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The risky business of choosing your work mates

28 July 2010 Inderscience

Choosing team members is a risky business whether the field is world-class soccer management or car manufacture. Writing in the International Journal of Product Development, French researchers describe a novel algorithm that can cut the risks associated with choosing ineffectual members and so bolster success in any field involving teamwork.

Franck Marle and Julie Le Cardinal of the Laboratoire Genie Industriel at the Ecole Centrale Paris in Châtenay-Malabry, France, explain that the team members, or actors, assigned to a project are crucial to the future performance of the project. Previous researchers in human resources and the management field have focused on risk analysis of the processes involved in the execution of a project rather than at the critical stage of actor choice. They argue that this is a flawed approach and suggest that such a classical analysis can be improved significantly by identifying the risks associated with choosing team members based on expertise, skills, knowledge, experience, and other personal factors as well as extrapolating to see how a particular choice will affect the end product.

In the context of human resources, risks might be personal failure to complete particular tasks, running over budget because of poor choices made by an individual team member, or using inappropriate or excessive resources for the same reason. All such risks might lead to the overall failure of a given project.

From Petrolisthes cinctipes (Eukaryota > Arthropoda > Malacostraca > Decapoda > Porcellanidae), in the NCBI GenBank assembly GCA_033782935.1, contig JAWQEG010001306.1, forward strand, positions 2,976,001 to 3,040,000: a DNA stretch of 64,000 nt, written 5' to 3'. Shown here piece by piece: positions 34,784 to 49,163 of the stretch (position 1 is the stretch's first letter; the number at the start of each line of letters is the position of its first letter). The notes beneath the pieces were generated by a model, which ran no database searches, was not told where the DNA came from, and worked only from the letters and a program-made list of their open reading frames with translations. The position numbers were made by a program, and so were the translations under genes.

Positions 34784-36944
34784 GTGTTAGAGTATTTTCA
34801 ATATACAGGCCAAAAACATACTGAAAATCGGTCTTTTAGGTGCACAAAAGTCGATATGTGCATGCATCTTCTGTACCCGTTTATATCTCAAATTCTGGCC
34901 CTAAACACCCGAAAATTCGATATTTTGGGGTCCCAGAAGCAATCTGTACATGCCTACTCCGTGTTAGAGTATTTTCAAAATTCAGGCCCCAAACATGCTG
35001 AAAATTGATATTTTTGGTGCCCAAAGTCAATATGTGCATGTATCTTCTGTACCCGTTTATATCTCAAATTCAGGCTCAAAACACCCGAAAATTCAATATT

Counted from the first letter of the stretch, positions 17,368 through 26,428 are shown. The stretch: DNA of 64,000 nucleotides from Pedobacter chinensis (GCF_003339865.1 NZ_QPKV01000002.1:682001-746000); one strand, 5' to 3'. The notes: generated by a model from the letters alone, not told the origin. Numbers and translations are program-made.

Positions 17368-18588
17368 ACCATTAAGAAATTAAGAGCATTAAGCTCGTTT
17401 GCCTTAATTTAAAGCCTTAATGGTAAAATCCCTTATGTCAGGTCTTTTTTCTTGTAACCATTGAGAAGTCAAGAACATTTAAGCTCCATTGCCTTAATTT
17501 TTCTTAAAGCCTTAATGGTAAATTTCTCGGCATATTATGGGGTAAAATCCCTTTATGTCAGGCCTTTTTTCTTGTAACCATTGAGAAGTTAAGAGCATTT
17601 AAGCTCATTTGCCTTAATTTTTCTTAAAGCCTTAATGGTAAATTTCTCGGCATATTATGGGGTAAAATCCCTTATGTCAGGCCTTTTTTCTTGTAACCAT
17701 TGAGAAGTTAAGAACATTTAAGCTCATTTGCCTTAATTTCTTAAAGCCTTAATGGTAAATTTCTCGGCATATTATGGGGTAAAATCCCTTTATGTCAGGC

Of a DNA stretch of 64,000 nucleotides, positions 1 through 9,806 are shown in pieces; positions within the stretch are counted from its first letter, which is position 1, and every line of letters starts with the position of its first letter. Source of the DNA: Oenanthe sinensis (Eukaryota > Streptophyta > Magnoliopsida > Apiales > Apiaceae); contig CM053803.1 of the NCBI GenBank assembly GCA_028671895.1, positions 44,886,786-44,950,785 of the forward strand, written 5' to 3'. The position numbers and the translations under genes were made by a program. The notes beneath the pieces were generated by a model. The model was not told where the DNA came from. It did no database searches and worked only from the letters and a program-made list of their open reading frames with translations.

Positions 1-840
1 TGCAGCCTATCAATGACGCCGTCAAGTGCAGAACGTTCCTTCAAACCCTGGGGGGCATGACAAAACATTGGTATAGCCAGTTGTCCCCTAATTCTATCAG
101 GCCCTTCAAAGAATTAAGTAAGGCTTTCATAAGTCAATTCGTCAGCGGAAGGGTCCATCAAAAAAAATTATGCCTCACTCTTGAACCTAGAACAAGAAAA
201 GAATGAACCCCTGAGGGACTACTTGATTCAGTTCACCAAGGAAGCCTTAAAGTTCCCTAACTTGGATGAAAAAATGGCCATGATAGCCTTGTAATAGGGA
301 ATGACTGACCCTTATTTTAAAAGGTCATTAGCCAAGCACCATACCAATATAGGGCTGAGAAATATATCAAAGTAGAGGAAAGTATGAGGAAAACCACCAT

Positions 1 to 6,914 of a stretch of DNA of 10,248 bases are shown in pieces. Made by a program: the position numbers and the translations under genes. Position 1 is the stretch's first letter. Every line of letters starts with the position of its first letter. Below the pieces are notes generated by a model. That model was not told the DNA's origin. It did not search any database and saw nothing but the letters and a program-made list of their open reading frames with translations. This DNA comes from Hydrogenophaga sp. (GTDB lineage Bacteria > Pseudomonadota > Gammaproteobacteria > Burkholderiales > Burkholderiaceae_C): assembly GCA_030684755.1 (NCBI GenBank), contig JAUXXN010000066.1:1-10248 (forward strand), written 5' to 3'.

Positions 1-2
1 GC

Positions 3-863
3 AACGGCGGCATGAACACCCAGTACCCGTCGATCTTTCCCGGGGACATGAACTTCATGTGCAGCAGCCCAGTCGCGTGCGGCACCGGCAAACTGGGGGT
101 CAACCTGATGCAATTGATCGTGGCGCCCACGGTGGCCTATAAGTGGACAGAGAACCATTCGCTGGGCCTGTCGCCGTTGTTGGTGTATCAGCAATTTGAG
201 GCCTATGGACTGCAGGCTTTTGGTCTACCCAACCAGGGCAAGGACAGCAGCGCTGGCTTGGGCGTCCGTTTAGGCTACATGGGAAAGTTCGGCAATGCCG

By mapping the components of the decision-making process, the team has devised an algorithm that allows them to correctly estimate the risk associated with any given choice by considering each decision as a node in a complex project network. They have now successfully demonstrated proof of principle in two industrial settings: Vallourec Group and Peugeot-Citroën.

Decision makers already care about their decision-making process and the reliability of their choices and information on a project outcome. But, the current research could make the process much more reliable by taking into account risks associated with team member choice at an earlier stage in the management of a project and identifying the dozens of potential problems that might arise with each choice. The team found with their case studies that the dramatic differences between beliefs and reality can impact drastically on outcomes.

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